In an alternative embodiment, a shorter buffer length is possible, using a continuous HMM, without quantization. Shots are limited in length to around 3 seconds; the HMM takes features from every third frame in the buffer and, on the determination of a play break, sets the FRVM for every frame in the buffer at the time as if it were a play break. Disadvantages of such an approach include limiting the shot lengths and the fact that the HMM requires a larger training set.

FIG. 11 is a flowchart detailing steps, at the frame-level processor, used to determine if the current video frame is a field-view image or not, which takes place in step S150 of FIG. 7. A reduced resolution image is first obtained from a frame by sub-sampling an entire video frame into a number of non-overlapping blocks (step S250), for example 32×32 such blocks. The colour distribution within each block is then examined to quantize it, in this example into either a green block or a non-green block (step S252), and produce a colour mask (in this example in green and non-green). The green colour threshold used is obtained from the parameter data set, (mentioned earlier). After each block is colour-quantized into green/non-green, this forms a type of coarse colour representation (CCR) of the dominant colour present in the original video frame. The purpose of this operation is to look for a video frame of a panoramic view of the field. The sub-sampled coarse representation of such a frame being sought would exhibit predominantly green blocks. Connected chunks of green (non-green) blocks are determined to establish a green blob (or non-green blob) (step S254). The system determines if this video frame is a field-view or not by computing the relative size of the green blob with respect to the entire video frame size (step S256), and comparing the ratio obtained against a pre-defined third threshold (also obtainable via the off-line learning process) (step S258). If the ratio is higher than the third threshold, the frame is deemed to be a field view. If the ratio is lower than the third threshold, the frame is deemed to be a non-field view.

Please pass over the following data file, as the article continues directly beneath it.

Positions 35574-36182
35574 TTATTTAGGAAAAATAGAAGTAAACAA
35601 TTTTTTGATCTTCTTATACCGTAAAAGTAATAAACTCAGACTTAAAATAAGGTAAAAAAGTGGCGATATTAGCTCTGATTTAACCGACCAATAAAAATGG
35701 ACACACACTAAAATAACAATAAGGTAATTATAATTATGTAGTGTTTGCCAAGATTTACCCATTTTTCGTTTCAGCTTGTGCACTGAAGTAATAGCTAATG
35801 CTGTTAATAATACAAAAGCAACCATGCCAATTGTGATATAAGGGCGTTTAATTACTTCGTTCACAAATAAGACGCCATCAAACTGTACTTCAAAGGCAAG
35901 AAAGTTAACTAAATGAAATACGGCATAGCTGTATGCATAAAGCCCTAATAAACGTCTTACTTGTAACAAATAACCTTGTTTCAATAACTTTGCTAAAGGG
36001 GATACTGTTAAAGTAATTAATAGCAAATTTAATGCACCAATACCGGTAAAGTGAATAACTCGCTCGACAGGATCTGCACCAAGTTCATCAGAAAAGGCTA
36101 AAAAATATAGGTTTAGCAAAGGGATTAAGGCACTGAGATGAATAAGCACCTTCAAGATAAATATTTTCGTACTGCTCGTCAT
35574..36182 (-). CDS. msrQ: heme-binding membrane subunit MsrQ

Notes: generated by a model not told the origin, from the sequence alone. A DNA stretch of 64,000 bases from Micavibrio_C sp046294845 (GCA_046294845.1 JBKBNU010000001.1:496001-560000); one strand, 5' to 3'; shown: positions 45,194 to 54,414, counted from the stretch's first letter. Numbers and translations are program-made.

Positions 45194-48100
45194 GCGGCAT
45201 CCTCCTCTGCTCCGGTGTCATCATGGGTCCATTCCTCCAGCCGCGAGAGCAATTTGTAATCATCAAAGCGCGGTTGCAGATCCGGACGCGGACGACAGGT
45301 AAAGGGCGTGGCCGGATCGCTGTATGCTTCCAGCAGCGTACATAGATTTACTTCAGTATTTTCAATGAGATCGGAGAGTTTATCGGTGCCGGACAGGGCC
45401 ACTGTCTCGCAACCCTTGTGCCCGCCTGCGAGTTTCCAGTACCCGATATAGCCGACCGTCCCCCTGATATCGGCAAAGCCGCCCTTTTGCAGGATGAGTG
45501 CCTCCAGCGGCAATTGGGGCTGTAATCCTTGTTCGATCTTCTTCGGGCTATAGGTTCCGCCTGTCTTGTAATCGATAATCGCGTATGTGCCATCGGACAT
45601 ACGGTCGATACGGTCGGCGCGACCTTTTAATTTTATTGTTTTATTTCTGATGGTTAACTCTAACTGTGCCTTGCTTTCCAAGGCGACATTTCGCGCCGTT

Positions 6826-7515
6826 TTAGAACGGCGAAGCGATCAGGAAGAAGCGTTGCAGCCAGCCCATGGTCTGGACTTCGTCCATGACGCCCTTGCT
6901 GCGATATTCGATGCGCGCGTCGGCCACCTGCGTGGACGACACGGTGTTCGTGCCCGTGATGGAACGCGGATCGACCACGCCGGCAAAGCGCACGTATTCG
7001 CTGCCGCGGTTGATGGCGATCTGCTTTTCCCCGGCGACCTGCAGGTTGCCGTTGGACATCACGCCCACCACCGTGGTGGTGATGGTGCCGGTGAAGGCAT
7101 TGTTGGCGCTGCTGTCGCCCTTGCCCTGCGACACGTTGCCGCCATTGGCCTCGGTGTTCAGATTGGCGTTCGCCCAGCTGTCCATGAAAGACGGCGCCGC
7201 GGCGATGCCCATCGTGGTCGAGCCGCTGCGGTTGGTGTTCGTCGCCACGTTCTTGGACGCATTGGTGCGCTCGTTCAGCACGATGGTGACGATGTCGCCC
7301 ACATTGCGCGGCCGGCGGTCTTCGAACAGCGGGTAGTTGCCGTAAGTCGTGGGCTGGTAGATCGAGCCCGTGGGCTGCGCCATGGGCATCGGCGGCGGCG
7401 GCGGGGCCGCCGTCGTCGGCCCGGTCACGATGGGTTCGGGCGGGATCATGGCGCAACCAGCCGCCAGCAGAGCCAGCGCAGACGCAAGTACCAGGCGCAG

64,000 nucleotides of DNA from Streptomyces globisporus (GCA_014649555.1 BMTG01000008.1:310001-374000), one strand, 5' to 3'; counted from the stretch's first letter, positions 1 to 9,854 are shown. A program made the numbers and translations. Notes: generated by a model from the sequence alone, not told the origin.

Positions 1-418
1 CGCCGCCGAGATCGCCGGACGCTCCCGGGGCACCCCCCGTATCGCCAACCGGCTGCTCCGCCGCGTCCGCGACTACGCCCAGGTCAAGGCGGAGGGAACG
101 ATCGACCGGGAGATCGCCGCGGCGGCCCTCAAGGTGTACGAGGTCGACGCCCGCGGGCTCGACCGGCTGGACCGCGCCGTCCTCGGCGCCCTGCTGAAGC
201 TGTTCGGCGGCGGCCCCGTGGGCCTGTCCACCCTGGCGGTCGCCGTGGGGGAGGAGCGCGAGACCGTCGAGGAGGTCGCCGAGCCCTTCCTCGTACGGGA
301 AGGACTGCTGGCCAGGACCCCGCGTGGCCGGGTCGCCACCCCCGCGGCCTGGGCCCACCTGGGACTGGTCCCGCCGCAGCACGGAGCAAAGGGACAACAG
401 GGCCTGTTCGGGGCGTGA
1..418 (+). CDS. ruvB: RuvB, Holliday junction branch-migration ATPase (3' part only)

It will be readily apparent that there may be more or fewer steps of differing order than are illustrated here without departing from the invention. For example, in the field/non-field classification step S150 in FIG. 7, a hard-coded colour threshold could be used to perform the field/non-field separation, instead of an adaptive green field colour threshold that as mentioned above. Additional routines may also be invoked to deal with a mismatch of the learnt parameter data set, and the visual features currently determined on the current video stream. Green is chosen in the above example assuming a predominantly grass pitch. The colours may change for different types of pitches or different dryness conditions of the pitch, for ice, for concrete, for tarmacadam surfaces etc.

If it is determined that a frame is a field view, then the image attributes for the frame are updated to reflect this. Additionally the image attributes may be updated with further image attributes for use in determining if the current frame is of mid-field play. The attributes used to determine mid-field play are the presence of a vertical field line, with co-ordinates, global motion and the presence of an elliptical field mark.